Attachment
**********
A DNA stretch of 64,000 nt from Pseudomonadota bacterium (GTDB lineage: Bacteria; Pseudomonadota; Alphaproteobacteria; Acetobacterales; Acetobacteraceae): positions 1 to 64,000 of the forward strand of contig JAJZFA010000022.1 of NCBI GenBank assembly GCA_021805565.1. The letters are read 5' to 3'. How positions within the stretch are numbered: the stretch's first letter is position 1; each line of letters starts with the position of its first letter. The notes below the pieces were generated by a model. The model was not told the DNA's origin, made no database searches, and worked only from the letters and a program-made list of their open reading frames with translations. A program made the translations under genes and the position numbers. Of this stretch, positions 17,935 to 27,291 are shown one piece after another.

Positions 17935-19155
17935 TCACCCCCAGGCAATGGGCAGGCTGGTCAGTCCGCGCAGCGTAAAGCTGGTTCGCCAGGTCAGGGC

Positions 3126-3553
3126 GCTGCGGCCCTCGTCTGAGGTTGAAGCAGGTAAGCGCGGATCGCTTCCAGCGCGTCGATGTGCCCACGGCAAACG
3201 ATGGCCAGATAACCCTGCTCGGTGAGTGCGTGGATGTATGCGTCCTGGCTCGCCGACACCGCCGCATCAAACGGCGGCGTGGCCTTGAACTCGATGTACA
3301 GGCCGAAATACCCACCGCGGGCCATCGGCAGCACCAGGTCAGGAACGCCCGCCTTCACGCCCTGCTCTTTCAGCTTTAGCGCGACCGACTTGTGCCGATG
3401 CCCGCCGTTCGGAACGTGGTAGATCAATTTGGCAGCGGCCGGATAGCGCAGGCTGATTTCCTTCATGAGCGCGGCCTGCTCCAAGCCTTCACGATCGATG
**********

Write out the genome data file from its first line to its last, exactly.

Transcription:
A DNA stretch of 64,000 nt from Pseudomonadota bacterium (GTDB lineage: Bacteria; Pseudomonadota; Alphaproteobacteria; Acetobacterales; Acetobacteraceae): positions 1 to 64,000 of the forward strand of contig JAJZFA010000022.1 of NCBI GenBank assembly GCA_021805565.1. The letters are read 5' to 3'. How positions within the stretch are numbered: the stretch's first letter is position 1; each line of letters starts with the position of its first letter. The notes below the pieces were generated by a model. The model was not told the DNA's origin, made no database searches, and worked only from the letters and a program-made list of their open reading frames with translations. A program made the translations under genes and the position numbers. Of this stretch, positions 17,935 to 27,291 are shown one piece after another.

Positions 17935-19155
17935 TCACCCCCAGGCAATGGGCAGGCTGGTCAGTCCGCGCAGCGTAAAGCTGGTTCGCCAGGTCAGGGC

Positions 3126-3553
3126 GCTGCGGCCCTCGTCTGAGGTTGAAGCAGGTAAGCGCGGATCGCTTCCAGCGCGTCGATGTGCCCACGGCAAACG
3201 ATGGCCAGATAACCCTGCTCGGTGAGTGCGTGGATGTATGCGTCCTGGCTCGCCGACACCGCCGCATCAAACGGCGGCGTGGCCTTGAACTCGATGTACA
3301 GGCCGAAATACCCACCGCGGGCCATCGGCAGCACCAGGTCAGGAACGCCCGCCTTCACGCCCTGCTCTTTCAGCTTTAGCGCGACCGACTTGTGCCGATG
3401 CCCGCCGTTCGGAACGTGGTAGATCAATTTGGCAGCGGCCGGATAGCGCAGGCTGATTTCCTTCATGAGCGCGGCCTGCTCCAAGCCTTCACGATCGATG